In 2005, John Scalzi released his science fiction debut, Old Man’s War, to much critical and commercial acclaim. Now, Scalzi is one of the most beloved authors in the science fiction community.
When John Perry turned seventy-five, he decided to take to the stars and enlist with the Colonial Defense Force (CDF). Rumor has it that the CDF is able to give Perry a new life, a life free from his aging body and memories of his dead wife. Of course, life in the CDF will not be easy since many alien species want to destroy humanity. And so begins a space opera full of humor, sorrow, and all of the other intriguing facets of humanity.
A moving introduction
Let me begin by saying that the first part of Old Man’s War is some of the best science fiction I have ever read. First, the characters are exquisite and believably human. I think that most science fiction misses that the people who participate in these intergalactic wars are still human and not some motley crew of princes and warlords. Complementing the wonderful cast of characters is the beautifully-spun space setting.
Since Old Man’s War is a space opera, the technology is fairly understandable because the focus is on the characters and the results of war. However, there are quite a few bits of tech that fetch attention, such as the space elevator. The technology is not enjoyable because of its complexity; it is enjoyable because of the clever ways the characters employ them.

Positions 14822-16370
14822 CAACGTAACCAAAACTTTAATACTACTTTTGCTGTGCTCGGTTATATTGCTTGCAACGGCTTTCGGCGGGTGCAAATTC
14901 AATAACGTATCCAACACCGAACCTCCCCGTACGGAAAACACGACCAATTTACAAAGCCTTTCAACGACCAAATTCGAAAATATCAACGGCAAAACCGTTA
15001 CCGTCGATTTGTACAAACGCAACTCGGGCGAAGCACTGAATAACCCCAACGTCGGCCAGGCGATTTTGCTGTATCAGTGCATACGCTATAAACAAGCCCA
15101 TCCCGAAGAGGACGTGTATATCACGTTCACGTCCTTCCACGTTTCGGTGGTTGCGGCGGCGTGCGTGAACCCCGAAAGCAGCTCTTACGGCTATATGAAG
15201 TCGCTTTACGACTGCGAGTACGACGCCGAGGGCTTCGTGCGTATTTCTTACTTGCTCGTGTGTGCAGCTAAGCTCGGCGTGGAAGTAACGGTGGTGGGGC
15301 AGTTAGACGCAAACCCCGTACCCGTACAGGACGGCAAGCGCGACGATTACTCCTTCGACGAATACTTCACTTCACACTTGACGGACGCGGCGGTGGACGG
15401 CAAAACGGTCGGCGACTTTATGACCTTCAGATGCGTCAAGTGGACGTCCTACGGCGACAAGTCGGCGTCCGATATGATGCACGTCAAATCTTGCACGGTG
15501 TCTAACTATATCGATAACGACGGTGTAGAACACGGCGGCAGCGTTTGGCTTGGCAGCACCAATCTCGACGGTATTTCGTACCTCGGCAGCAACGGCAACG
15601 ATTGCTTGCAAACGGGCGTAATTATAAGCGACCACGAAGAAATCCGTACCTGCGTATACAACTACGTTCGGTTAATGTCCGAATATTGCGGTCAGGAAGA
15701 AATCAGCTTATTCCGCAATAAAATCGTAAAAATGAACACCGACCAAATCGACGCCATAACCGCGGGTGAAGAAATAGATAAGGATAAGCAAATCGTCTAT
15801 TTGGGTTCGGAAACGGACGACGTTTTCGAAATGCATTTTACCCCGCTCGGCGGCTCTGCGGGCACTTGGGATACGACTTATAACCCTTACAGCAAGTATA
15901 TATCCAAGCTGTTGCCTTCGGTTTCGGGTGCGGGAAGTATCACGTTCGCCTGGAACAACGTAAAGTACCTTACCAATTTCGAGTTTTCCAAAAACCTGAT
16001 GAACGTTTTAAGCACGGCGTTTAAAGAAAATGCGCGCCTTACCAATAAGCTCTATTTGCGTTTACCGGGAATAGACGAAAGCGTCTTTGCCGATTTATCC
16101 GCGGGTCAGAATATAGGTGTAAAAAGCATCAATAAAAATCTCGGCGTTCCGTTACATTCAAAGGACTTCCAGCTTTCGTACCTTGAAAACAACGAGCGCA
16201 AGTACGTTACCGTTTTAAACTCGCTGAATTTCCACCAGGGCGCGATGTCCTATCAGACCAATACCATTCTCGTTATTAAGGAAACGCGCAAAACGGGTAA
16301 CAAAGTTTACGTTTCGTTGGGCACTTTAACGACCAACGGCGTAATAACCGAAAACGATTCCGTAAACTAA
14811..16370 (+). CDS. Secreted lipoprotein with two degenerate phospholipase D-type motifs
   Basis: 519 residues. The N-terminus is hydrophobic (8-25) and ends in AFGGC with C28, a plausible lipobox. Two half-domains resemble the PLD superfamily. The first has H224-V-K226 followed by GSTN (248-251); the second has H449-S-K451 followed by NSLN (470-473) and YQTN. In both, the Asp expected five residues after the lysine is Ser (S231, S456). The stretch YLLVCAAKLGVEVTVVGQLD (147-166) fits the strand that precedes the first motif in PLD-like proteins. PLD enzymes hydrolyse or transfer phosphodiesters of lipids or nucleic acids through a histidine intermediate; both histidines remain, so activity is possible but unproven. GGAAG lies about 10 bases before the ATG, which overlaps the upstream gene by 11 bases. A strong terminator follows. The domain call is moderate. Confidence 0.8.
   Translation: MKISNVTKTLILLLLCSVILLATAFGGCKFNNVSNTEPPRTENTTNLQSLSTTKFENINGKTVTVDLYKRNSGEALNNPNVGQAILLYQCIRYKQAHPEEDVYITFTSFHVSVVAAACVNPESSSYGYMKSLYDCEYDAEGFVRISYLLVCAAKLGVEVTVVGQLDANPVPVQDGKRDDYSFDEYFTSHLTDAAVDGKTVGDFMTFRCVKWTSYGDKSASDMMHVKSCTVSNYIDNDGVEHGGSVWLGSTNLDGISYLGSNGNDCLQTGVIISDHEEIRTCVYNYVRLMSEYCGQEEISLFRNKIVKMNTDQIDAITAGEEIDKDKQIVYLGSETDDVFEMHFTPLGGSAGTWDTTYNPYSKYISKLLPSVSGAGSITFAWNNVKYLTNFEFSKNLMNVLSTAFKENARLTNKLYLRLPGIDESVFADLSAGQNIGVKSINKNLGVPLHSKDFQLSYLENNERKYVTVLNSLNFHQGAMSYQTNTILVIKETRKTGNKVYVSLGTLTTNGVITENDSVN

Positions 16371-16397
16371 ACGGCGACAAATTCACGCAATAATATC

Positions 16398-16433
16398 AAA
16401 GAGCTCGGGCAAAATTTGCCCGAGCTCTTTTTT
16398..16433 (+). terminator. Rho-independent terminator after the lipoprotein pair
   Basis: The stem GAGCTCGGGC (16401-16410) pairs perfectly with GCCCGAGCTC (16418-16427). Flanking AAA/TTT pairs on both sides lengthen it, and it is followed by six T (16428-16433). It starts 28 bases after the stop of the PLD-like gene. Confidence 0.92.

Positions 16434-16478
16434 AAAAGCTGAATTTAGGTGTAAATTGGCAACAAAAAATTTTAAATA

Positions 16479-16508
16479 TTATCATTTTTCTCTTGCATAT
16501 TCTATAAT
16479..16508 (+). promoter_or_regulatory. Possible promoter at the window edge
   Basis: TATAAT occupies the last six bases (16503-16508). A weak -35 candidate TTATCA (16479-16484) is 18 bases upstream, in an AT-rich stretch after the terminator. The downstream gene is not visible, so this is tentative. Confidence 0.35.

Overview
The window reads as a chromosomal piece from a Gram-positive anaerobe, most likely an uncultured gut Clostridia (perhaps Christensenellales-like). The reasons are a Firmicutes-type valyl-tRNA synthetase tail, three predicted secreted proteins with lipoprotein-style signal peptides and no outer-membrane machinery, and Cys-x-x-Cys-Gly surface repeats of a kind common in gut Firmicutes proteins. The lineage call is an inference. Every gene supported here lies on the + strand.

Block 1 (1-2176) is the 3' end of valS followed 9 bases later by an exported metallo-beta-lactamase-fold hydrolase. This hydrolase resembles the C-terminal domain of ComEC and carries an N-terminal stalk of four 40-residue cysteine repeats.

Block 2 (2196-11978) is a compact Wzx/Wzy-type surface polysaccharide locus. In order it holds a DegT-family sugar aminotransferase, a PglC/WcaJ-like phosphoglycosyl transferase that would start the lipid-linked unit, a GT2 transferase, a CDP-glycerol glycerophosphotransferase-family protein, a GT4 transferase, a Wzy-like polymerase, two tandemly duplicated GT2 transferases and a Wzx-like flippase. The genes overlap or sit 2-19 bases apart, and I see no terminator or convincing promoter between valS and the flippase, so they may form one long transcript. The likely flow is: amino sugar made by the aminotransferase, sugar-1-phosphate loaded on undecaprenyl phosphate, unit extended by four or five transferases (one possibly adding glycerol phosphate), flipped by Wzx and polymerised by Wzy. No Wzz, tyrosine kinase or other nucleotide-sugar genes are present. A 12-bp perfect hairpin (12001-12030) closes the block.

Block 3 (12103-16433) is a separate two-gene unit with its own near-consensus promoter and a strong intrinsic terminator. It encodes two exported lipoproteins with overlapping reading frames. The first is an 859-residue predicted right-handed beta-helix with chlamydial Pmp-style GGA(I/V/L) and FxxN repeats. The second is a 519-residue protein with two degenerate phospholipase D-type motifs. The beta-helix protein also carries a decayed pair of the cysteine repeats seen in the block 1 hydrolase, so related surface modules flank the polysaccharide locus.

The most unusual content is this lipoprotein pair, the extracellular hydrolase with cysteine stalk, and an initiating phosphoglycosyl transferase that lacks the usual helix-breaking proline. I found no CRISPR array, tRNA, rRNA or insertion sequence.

Scalzi makes his mark on the science fiction realm with his infectious humor. There were multiple times when I was up late into the night eagerly awaiting Scalzi’s dollops of comedy, and what impressed me the most about it was how varied it is, ranging from giggle-inducing sexual innuendos to clever barbs pointed at the military establishment.
Not pulling their weight
Not everything is quite so rosy in the latter half of the novel, however, and a slew of problems spring up like weeds in an otherwise beautiful garden. The main issue is that Perry begins to catch too many lucky breaks, and meets too many of the right people that stretches my personal sensibilities. Also, most of the characters become interchangeable and difficult to care about. I found the latter issue to be most bothersome because of how brilliantly wrought the characters were in the initial half of the book. This is not to say that the latter half is not enjoyable, as it does have a few compelling set pieces, plot twists, and surprising revelations, but they are not enough to completely salvage the tale.
Why should you read this book?
Old Man’s War is an amalgamation of what makes science fiction novels such delights to read: thought-provoking ideas, interesting technology, and infectious bits of comedy. Although the journey through Old Man’s War comes with its share of bumps and bruises, it is well worth the price of admission.